An estimated 19 million gallons of Agent Orange was used in South Vietnam, potentially affecting 2.5 million US veterans.
White phosphorus is a material made from the chemical element phosphorus, and is used in smoke, tracer, illumination and incendiary munitions. As an incendiary weapon, white phosphorus burns fiercely and can ignite cloth, fuel, ammunition and other combustibles, as well as melt human skin.
This has been used in warfare since its discovery in the 19th century. The first factory-made white phosphorus grenades were developed by the British military in 1916, and have been used extensively since.
The US military used white phosphorus in World War I, World War II, Korea and Viet-Nam.
In 1991, the Pentagon released a report, stating that “Iraqi forces loyal to President Saddam may have possibly used white phosphorus chemical weapons against Kurdish rebels and the populace in Erbil and Dohuk. The [white phosphorus] chemical was delivered by artillery rounds and helicopter gunships.”
The US government used this as a pretext for war.
In 2004, the US military used white phosphorus on the citizen uprising in Fellujah, during the second US/Iraq war. It has continued to use white phosphorus in Iraq and Afghanistan to “illuminate targets.”
Depleted uranium is the nuclear waste produced through the enrichment process of uranium. It is highly radioactive and has a half-life of 3.5 billion years. It is also used as an armor piercing, incendiary weapon in the US military.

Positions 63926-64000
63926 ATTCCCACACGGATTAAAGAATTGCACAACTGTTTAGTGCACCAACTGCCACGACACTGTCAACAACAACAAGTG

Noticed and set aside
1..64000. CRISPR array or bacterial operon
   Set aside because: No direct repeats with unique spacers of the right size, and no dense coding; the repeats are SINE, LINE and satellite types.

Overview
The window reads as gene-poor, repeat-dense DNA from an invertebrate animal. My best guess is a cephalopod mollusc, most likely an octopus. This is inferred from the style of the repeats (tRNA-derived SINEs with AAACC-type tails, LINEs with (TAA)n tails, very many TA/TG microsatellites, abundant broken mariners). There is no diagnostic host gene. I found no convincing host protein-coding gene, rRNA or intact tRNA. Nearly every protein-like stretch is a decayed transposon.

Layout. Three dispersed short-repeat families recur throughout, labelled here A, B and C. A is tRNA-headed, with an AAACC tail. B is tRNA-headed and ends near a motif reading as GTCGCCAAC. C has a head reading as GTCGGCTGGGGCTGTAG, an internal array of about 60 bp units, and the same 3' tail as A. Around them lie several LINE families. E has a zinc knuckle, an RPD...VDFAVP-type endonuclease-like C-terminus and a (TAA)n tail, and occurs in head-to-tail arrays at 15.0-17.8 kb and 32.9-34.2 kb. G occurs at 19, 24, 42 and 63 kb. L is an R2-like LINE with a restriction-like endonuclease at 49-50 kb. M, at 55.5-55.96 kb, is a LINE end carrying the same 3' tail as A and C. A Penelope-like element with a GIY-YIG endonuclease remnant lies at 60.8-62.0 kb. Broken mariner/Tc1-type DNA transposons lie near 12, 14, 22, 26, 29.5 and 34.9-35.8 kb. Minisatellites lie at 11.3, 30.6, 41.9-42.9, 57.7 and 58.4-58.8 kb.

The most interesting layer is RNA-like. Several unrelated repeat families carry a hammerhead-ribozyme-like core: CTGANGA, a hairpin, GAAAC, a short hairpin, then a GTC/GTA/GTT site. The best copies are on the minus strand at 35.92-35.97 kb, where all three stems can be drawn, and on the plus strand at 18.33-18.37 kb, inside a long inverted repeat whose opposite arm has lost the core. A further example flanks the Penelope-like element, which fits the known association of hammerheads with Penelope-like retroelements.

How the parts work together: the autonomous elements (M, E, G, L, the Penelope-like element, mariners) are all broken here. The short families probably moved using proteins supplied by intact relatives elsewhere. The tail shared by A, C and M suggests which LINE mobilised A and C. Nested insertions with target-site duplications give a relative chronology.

Most military use of depleted uranium has been as 30 mm caliber ordnance, primarily the 30 mm PGU-14/B armour-piercing incendiary round from the GAU-8 Avenger cannon of the A-10 Thunderbolt II used by the United States Air Force. 25 mm DU rounds have been used in the M242 gun mounted on the U.S. Army’s Bradley Fighting Vehicle and the Marine Corp’s LAV-25.
The U.S. Marine Corps uses DU in the 25 mm PGU-20 round fired by the GAU-12 Equalizer cannon of the AV-8B Harrier, and also in the 20 mm M197 gun mounted on AH-1 Cobra helicopter gunships. The United States Navy’s Phalanx CIWS’s M61 Vulcan Gatling gun used 20 mm armor-piercing penetrator rounds with discarding plastic sabots made using depleted uranium.
The US has argued that nuclear weapons are not covered under the Second Hague Declaration of July, 29 1899, Hague Convention IV of October, 18 1907 and the Geneva Protocol of June, 17 1925, because “their primary use is not to poison or asphyxiate, but to destroy materiel and kill soldiers through kinetic energy.”
In 2002,Y. K. J. Yeung Sik Yuen, in accordance with Sub-Commission on the Promotion and Protection of Human Rights resolution 2001/36, argued that the use of depleted uranium in weapons, may breach one or more of the following treaties:
- The Universal Declaration of Human Rights
- The Charter of the United Nations
- The Genocide Convention
- The United Nations Convention Against Torture
- The Geneva Conventions, including Protocol I
- The Convention on Conventional Weapons of 1980
- The Chemical Weapons Convention